Malaysia-born, US-based Ng Jing Ai is barely out of film school and she’s already making waves as a director.
After graduating from the American Film Institute Conservatory (AFI) in 2019, the up-and-coming filmmaker was named Best Asian American Director within the same year for her work in the short film, Fleck, at the Directors Guild Of America (DGA) Student Film Award.
The award honours outstanding minority and women film students in film schools.
Then this year, Fleck got shortlisted for Best Short Film at the Cannes Lions Young Director Award.
“I definitely feel lucky just coming out of school and getting recognition for my film, Fleck, and I’ve been able to keep working on various projects, ” the 26-year-old reflects on finding success so early in her career in an email interview with StarLifestyle.
Having said that, her journey hasn’t always been smooth-sailing either, revealing she has experienced her fair share of rejections too.
“In film, rejection is part of the trajectory. Learning how to accept and grow from rejection is actually something being a director has taught me. It doesn’t get easier, just more manageable, ” she says.
Ng, who started to seriously pursue filmmaking only four years ago, says she didn’t imagine a career in film initially.
“I’ve always wanted to be a storyteller but didn’t know which path to take. I thought I would write novels for a really long time but I naturally gravitated to film over time since I’m a visual thinker, ” she shares.
Ng says her time at AFI was instrumental in helping her learn the ropes as a director, describing the programme as “structured like a mini Hollywood studio”.
“There were only 25 directors in my year, and I was among the youngest – some classmates were older than me by a decade and had a lot more experience than me.
“Just being surrounded by them and the wonderful faculty (most of whom are working directors), I learned a lot about directing in a very short period of time.”
Fleck revolves around Asian-American teenage girl Jamie’s experience in a boarding school.
Ng, who also attended boarding school, says the film is her “most personal” one yet but it’s not an autobiography.
“It’s a film that came from me reflecting on my experiences at boarding school and finding a way to dramatise them.”
She also talks about deliberately depicting life in a boarding school from the point of view of a female protagonist.
“We’ve all seen films about boys at a boarding school – Dead Poets Society, Scent Of A Woman, School Ties. The boys in these stories struggle with the repression that thrives in these traditional institutions.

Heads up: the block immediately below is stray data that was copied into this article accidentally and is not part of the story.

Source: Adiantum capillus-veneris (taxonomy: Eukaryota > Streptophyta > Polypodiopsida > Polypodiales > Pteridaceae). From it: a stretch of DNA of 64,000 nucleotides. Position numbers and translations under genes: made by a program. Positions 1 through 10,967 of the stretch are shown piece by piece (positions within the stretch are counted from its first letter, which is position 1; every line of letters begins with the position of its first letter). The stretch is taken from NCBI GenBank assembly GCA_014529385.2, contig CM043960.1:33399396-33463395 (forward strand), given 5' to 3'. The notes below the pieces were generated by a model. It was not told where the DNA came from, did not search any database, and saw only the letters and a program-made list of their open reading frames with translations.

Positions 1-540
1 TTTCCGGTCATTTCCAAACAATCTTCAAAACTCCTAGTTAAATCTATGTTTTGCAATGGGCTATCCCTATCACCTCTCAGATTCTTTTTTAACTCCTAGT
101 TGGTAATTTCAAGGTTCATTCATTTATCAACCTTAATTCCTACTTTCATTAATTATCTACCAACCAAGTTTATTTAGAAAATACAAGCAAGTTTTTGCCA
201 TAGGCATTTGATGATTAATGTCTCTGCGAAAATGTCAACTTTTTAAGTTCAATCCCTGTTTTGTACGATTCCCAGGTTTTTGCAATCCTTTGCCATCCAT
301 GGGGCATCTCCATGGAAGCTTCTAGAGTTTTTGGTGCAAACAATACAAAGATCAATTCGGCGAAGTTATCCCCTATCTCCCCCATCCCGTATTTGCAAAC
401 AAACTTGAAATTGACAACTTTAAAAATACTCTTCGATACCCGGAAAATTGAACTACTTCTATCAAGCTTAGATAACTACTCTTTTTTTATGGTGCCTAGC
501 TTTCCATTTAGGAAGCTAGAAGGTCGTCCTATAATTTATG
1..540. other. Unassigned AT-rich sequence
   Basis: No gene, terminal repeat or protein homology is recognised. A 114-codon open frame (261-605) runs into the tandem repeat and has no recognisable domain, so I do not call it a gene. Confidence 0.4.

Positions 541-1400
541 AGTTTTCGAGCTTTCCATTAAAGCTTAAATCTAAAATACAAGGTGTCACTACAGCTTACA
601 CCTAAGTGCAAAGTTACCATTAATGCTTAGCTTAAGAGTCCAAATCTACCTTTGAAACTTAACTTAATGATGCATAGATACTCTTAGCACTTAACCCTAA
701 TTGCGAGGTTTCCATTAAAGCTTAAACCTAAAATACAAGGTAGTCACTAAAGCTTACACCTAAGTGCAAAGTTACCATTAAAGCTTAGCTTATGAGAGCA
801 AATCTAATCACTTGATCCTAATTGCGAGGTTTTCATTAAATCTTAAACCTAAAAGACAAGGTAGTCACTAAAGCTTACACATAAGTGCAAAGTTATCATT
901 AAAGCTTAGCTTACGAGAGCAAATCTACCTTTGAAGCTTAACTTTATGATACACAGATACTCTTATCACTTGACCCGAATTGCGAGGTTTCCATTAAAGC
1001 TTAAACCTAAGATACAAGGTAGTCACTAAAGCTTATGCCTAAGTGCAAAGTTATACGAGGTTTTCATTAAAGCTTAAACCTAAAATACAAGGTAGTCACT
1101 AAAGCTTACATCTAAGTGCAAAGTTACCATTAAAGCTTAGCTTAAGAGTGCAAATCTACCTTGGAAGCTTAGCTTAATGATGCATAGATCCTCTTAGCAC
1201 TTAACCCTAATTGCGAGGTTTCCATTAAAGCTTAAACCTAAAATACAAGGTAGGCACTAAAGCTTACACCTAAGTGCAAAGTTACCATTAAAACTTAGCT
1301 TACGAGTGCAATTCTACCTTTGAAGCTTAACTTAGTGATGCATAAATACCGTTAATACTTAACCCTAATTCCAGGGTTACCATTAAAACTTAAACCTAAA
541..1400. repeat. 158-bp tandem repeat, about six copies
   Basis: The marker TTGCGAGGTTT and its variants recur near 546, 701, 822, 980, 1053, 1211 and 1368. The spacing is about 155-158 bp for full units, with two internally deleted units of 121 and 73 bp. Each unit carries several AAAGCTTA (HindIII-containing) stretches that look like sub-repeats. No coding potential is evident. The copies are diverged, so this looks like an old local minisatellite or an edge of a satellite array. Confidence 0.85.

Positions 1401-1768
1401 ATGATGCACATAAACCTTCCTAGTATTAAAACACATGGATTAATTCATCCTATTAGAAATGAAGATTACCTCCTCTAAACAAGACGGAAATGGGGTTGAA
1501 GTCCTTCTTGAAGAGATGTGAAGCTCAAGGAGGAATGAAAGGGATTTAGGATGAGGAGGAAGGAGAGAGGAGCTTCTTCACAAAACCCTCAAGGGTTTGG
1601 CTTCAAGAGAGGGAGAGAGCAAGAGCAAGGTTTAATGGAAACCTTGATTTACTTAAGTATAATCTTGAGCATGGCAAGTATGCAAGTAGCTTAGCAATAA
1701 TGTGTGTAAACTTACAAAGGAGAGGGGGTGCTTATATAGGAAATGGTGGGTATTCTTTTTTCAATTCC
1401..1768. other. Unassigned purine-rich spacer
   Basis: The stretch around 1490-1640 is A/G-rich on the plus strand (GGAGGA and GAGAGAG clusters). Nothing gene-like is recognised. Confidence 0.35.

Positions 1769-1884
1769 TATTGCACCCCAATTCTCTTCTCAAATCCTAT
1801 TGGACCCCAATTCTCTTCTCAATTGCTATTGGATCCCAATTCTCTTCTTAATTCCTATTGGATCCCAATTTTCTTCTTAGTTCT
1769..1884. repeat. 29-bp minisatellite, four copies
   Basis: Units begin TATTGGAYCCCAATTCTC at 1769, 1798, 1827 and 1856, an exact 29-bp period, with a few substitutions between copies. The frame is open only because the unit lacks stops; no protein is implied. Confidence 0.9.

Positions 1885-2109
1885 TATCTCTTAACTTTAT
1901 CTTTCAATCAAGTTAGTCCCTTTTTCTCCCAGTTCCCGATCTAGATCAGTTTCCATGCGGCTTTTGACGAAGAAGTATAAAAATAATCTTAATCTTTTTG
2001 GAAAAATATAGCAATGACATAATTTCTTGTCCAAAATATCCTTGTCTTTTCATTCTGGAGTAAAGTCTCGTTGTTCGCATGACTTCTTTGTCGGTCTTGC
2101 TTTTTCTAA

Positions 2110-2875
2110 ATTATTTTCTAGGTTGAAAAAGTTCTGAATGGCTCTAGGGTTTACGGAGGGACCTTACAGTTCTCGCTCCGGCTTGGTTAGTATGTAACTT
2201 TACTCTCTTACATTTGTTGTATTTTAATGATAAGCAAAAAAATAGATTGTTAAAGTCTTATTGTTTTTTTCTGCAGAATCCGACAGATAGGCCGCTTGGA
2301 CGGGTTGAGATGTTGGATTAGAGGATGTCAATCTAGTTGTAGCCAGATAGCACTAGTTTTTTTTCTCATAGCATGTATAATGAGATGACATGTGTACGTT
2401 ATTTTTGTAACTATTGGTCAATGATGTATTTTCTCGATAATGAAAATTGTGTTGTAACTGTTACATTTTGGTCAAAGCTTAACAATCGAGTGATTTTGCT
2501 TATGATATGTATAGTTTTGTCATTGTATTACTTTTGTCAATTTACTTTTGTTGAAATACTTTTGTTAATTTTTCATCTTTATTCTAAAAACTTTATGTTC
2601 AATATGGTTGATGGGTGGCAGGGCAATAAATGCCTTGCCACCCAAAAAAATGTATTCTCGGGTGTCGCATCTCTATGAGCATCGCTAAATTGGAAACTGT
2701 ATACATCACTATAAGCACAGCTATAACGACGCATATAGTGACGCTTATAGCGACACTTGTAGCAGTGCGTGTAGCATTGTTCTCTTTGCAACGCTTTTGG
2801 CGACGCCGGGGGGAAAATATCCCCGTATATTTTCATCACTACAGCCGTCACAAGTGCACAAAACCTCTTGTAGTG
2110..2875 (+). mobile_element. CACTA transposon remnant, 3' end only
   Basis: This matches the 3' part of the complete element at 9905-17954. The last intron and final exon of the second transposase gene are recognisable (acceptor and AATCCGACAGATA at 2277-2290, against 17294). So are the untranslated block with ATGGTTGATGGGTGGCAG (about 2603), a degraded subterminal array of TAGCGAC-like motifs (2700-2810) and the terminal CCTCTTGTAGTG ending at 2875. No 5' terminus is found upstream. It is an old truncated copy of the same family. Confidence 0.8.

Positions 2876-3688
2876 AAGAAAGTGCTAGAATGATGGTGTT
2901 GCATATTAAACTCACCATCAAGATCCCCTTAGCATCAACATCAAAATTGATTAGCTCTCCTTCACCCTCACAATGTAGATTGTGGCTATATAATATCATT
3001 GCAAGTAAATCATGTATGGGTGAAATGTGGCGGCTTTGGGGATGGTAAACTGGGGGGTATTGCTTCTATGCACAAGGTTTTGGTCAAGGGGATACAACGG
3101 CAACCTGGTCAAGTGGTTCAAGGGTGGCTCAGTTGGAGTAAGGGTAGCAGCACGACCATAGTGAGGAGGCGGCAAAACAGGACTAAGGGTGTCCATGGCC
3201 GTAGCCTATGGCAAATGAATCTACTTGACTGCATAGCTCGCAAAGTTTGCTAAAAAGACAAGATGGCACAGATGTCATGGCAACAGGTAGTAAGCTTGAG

“And every single one of the films asks us to choose self-determination. They ask us to question what it means to be a man.
“But what about the girls? What does it mean to be a girl in a school full of these hyper masculine traditions?”
She continues: “I don’t want to see faint sketches of women on screen. What I crave more than anything is the ability to see flawed women, real women, on screen.”
Influenced by Asian cinema
Ng is only getting started when it comes to telling more female stories. She’s currently working on her feature-length film debut, Forge, which centres on two women caught up in the world of art forgery.
“I was reading a lot of books on art forgery, and then there was a line in one of them – ‘There have been no known female art forgers’. At that moment, I knew I needed to write a story about that.
“Forge is completely fictional, and it’s about two female art forgers. It’s a darker take on Thelma And Louise. It’s about art crime but also the fissure of a female friendship under the pressure of wealth and ambition.”
Ng, who lived in Kuala Lumpur until she was 14, says growing up watching the hodge-podge of entertainment options available in Malaysia helped shape her as a filmmaker.
“Most of my family still live in KL. I am very tied to Malaysia culturally and I would say I am influenced by Asian cinema.
“I grew up watching Star Wars, Bollywood movies, Bond movies, Bong (Joon-ho) movies and Korean soap operas. I watched Hong Kong police shows with my grandma and Sunset Boulevard with my dad, ” she reminisces.
“I read a lot of manga. All these influences, the clash of cultures that makes Malaysia so unique, it has had a big impact on me.
“I always feel out of place wherever I go, but growing up in Malaysia, I’ve learnt that’s not always a bad thing.”
Would Ng be up for making a Malaysian film in the future then?
As it turns out, she’s in the midst of making not one but two films!
“When the pandemic really hit the US hard, I started longing for home and started writing about it.
“I’m writing my first Malaysian feature right now and am almost finished. I wrote a short as well but that’s on hold due to the pandemic.”